Monday, 22 March 2010
The Silencers (1966)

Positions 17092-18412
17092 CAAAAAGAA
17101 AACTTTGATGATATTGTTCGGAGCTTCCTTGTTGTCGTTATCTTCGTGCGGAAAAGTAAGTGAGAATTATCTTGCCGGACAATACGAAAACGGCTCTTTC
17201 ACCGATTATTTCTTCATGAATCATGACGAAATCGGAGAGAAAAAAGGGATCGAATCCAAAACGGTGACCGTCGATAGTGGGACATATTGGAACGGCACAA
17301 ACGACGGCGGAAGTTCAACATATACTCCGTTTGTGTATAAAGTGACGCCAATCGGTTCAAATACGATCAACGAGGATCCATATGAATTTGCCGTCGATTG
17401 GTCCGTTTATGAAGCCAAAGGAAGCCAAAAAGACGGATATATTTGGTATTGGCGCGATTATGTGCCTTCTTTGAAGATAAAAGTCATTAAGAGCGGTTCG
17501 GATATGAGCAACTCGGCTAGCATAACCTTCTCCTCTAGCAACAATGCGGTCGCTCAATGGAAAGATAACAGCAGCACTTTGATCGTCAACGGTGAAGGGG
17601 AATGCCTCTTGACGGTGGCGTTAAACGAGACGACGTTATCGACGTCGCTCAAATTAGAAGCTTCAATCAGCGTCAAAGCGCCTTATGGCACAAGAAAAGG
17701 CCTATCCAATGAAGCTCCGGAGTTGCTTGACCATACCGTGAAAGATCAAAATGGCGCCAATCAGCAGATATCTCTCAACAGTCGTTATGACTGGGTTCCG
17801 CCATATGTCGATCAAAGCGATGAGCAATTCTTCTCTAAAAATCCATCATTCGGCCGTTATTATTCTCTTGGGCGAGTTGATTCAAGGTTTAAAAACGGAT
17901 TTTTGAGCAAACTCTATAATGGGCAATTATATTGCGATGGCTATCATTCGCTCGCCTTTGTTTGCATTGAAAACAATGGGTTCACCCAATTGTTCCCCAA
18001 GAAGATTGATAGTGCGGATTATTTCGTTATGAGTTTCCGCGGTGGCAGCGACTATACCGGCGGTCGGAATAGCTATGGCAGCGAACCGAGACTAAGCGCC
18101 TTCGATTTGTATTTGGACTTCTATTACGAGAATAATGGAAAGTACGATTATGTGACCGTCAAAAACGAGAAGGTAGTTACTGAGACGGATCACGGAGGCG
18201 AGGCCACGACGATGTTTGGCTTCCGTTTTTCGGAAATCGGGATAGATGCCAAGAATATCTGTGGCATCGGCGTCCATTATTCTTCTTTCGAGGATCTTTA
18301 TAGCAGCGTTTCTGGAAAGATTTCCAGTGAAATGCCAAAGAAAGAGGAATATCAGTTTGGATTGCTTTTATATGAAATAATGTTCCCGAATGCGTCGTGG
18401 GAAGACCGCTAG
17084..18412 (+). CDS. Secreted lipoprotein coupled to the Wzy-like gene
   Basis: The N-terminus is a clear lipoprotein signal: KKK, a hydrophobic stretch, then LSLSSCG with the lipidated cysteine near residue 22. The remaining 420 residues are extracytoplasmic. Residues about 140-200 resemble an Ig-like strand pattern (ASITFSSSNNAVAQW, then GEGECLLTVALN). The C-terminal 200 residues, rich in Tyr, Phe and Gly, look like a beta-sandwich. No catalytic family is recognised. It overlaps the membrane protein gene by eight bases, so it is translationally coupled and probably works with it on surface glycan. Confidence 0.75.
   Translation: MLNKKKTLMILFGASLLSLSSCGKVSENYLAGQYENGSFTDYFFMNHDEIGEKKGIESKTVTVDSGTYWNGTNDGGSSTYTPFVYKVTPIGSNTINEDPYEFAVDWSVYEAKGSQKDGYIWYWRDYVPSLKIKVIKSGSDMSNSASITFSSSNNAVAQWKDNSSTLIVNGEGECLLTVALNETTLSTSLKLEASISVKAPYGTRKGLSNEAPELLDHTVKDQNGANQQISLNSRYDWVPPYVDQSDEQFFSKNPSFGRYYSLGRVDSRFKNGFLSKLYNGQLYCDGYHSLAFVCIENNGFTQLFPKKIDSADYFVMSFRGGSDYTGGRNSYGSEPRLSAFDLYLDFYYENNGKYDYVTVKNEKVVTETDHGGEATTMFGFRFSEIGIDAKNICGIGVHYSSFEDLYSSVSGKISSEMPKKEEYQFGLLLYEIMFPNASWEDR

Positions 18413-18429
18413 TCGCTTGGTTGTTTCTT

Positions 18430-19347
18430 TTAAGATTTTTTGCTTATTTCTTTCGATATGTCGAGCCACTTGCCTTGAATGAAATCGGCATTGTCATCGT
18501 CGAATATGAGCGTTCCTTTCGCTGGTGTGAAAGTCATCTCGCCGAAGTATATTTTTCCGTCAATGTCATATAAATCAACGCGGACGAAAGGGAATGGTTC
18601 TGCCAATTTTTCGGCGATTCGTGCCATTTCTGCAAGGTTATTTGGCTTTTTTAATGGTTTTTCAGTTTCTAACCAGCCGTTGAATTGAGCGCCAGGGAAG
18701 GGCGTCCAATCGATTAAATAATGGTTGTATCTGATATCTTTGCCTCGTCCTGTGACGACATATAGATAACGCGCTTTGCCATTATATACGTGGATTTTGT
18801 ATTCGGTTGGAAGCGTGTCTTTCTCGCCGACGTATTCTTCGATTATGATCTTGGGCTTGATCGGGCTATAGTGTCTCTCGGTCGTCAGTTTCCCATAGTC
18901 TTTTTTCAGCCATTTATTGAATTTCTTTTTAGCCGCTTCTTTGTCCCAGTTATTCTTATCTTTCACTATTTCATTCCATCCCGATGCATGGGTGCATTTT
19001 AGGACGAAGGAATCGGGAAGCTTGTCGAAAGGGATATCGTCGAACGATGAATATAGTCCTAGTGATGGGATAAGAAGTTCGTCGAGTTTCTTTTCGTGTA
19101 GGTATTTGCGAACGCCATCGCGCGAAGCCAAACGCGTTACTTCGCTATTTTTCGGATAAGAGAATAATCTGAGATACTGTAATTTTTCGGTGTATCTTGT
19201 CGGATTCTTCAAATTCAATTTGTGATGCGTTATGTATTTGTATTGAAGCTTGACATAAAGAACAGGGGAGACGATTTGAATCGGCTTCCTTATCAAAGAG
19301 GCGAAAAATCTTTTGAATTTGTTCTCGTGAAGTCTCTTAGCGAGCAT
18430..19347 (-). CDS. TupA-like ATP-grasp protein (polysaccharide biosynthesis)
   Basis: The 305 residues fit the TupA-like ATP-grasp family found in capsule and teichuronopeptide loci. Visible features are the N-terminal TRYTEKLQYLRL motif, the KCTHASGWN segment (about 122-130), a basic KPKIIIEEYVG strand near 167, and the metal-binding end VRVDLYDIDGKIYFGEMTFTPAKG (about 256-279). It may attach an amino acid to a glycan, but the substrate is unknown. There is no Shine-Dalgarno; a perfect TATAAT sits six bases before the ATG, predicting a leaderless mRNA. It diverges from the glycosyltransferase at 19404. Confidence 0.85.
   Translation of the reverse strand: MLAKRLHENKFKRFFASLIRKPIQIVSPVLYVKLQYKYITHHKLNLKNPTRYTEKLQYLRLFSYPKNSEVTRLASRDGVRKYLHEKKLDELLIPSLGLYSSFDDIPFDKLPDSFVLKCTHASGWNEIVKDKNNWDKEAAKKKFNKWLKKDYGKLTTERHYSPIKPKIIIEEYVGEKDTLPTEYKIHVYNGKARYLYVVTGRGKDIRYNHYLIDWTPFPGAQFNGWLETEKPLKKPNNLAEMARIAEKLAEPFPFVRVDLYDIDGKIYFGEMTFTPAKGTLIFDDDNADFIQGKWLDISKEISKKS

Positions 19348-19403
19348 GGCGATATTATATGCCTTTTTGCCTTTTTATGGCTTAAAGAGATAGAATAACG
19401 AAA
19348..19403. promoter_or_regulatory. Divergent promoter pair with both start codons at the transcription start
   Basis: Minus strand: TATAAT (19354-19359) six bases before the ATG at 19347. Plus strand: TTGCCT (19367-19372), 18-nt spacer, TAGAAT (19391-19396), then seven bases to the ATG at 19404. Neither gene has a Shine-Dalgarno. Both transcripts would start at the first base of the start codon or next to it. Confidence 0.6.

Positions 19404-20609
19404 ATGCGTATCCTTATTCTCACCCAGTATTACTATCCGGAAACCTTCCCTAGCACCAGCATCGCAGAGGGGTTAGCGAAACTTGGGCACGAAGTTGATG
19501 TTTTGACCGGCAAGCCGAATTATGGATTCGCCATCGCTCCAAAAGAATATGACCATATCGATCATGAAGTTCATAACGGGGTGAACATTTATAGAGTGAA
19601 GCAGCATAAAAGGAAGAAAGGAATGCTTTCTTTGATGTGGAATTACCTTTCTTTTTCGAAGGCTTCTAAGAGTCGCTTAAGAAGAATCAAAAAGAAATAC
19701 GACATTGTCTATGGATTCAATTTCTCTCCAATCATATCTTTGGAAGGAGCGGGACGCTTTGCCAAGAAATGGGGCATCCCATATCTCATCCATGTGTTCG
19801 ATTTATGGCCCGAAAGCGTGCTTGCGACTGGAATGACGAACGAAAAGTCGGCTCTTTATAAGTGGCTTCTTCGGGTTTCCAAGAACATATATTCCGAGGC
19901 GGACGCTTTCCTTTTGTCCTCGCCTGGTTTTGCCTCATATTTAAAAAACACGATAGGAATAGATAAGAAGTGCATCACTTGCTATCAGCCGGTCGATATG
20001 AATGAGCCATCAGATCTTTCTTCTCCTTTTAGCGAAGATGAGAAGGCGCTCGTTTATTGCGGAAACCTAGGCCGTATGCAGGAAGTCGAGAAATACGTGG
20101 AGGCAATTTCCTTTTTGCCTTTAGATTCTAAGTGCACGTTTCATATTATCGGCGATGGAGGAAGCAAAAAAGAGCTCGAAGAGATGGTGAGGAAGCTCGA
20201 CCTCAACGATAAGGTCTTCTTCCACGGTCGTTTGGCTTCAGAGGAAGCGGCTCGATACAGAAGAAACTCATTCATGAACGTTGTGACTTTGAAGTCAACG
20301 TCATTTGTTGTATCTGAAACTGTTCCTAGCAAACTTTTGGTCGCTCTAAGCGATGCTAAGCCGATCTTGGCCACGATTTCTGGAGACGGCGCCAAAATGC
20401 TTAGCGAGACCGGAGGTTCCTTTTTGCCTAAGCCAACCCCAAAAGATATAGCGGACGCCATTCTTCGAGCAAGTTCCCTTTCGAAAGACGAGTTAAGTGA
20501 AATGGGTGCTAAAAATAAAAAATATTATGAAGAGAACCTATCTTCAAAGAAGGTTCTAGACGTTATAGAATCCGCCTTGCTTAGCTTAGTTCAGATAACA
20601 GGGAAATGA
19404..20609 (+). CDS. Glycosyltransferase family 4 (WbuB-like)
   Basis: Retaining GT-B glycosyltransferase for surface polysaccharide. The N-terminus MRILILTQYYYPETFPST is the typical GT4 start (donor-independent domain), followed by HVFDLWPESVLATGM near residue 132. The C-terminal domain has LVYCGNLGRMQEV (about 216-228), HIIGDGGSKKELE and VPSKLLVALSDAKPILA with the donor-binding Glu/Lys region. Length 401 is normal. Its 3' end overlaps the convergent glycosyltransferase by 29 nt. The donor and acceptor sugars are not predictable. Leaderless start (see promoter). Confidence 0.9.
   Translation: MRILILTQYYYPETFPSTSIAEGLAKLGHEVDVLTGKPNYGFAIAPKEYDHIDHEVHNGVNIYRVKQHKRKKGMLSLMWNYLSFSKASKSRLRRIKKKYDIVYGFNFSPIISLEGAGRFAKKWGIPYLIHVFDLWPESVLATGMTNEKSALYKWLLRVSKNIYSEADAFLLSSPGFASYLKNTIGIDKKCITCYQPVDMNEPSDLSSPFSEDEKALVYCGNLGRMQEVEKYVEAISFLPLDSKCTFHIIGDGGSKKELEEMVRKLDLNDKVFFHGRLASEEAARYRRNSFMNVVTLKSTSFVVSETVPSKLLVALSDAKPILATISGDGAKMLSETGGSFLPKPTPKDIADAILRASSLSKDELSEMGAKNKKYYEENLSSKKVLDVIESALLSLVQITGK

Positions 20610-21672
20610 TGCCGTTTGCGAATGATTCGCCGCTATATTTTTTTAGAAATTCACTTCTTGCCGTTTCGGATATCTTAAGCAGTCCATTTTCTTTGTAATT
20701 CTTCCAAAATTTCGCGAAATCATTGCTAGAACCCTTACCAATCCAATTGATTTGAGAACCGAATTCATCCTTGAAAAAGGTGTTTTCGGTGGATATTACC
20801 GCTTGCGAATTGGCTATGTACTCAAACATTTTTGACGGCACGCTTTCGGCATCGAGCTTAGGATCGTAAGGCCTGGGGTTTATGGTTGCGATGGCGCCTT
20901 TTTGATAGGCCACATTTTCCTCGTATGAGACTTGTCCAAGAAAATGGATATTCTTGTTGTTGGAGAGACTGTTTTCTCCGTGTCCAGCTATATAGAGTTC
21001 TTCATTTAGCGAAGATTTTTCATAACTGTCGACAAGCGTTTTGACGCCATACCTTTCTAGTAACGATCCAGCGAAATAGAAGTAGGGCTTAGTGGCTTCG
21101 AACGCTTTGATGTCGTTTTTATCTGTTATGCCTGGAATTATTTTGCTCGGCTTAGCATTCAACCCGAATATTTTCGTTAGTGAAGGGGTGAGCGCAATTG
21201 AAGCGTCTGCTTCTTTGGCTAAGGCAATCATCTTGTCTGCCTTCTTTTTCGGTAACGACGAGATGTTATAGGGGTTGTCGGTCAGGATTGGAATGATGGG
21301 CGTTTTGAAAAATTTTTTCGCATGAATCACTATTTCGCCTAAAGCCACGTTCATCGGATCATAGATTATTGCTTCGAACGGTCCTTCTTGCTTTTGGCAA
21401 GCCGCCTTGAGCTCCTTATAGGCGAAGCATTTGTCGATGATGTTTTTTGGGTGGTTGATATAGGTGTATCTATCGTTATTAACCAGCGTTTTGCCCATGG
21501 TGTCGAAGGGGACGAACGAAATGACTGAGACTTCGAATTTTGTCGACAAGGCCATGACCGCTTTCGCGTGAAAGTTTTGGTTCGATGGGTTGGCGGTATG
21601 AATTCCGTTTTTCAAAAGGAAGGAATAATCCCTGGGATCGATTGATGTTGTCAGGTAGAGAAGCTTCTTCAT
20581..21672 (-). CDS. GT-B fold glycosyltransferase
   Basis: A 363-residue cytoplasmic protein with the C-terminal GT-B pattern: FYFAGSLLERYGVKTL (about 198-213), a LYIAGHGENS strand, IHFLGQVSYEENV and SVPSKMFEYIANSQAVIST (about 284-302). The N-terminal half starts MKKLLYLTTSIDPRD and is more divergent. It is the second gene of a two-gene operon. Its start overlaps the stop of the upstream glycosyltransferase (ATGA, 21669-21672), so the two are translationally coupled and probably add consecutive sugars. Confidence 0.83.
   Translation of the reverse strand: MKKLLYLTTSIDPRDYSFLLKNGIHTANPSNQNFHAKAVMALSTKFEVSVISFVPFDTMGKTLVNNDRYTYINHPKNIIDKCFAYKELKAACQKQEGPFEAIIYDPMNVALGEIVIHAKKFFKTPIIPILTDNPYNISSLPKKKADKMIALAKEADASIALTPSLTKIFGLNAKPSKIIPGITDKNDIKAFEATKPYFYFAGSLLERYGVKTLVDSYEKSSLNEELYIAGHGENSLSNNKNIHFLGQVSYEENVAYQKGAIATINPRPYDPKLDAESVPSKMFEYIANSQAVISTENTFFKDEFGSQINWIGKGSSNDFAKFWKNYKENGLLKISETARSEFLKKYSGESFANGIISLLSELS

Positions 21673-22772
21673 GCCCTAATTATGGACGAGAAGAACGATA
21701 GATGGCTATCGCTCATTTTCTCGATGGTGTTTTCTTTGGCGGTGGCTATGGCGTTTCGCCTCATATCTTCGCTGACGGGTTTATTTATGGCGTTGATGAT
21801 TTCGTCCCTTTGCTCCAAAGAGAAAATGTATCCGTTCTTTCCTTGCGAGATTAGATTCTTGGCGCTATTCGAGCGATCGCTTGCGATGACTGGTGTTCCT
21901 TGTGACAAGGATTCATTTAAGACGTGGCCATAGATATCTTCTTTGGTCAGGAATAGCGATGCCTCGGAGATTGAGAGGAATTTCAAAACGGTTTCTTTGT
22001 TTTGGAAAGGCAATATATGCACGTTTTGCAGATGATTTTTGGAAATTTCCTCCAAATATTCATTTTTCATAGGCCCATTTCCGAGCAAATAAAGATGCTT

The 60s was the golden age of the spy spoof. There were European spy spoofs and British spy spoofs, and quite a few American attempts as well. The American entries in this genre included the Matt Helm movies, starting with The Silencers in 1966. The Matt Helm films are certainly far from being the best of the breed. If you’re expecting the visual inventiveness of Mario Bava’s Danger: Diabolik or the wit and sheer camp joy of Joseph Losey's Modesty Blaise you're going to be sorely disappointed. The secret to enjoying The Silencers is to set your expectations fairly low. If you do this you’ll find that it has a certain amount of entertainment value. And it definitely has a 1960s time capsule appeal to it. Of course being a major studio production (Columbia in fact) from the mid-60s there’s no actual sex or nudity. But it’s a sexy spy spoof, so it relies on lots of implied nudity, lots of shots of young ladies in bikinis and lingerie, and large amounts of sexual innuendo. These were the days when lingerie-clad young ladies were enough to get young men very hot and bothered. And that in itself gives it a certain charm. The plot won’t take us very long to deal with. An organisation of diabolical criminal masterminds known as the Big O plans to start a nuclear war and then take over when the super-powers have destroyed each other. America’s top secret agent, Matt Helm, is now in retirement, spending his days as a glamour photographer for girlie magazines. He has to be persuaded to come out of retirement since the fate of civilisation depends upon his secret agent skills. He naturally becomes involved with several beautiful young women who are almost certainly spies although whether they’re on the side of the good guys or the bad guys remains in doubt. Matt Helm must foil the Big O’s schemes, whilst hopefully enticing as many as possible of the aforementioned glamorous female spies into his bed. There are of course plenty of silly but reasonably amusing gadgets. There’s no graphic violence, and not a huge amount of action. Dean Martin was not a bad choice for the role of Matt Helm. He has a knack for making fairly innocuous dialogue sound dirtier than it is, and there’s no danger whatsoever that he’s going to take any of the proceedings seriously. He plays it as pure camp, which is the only way this movie can be played. And he’s sufficiently adept at comedy to make the most out of a not overly inspired script. Stella Stevens and Daliah Lavi provide the glamour. They’re not called on to do a great deal else, but their performances are suitably campy. Columbia obviously didn’t spend too much money on this one, since there’s a notable absence of action sequences and special effects. This is strictly guilty pleasure material and I don’t think I could in all honesty recommend that you go out and buy this one. In fact I don’t even know if it’s available on DVD - I caught it on late-night Australian TV. But if you can rent it, or if it turns up on cable, and you’re a fan of 60s spy spoofs, it’s worth a look. It was successful enough to spawn no less than three sequels.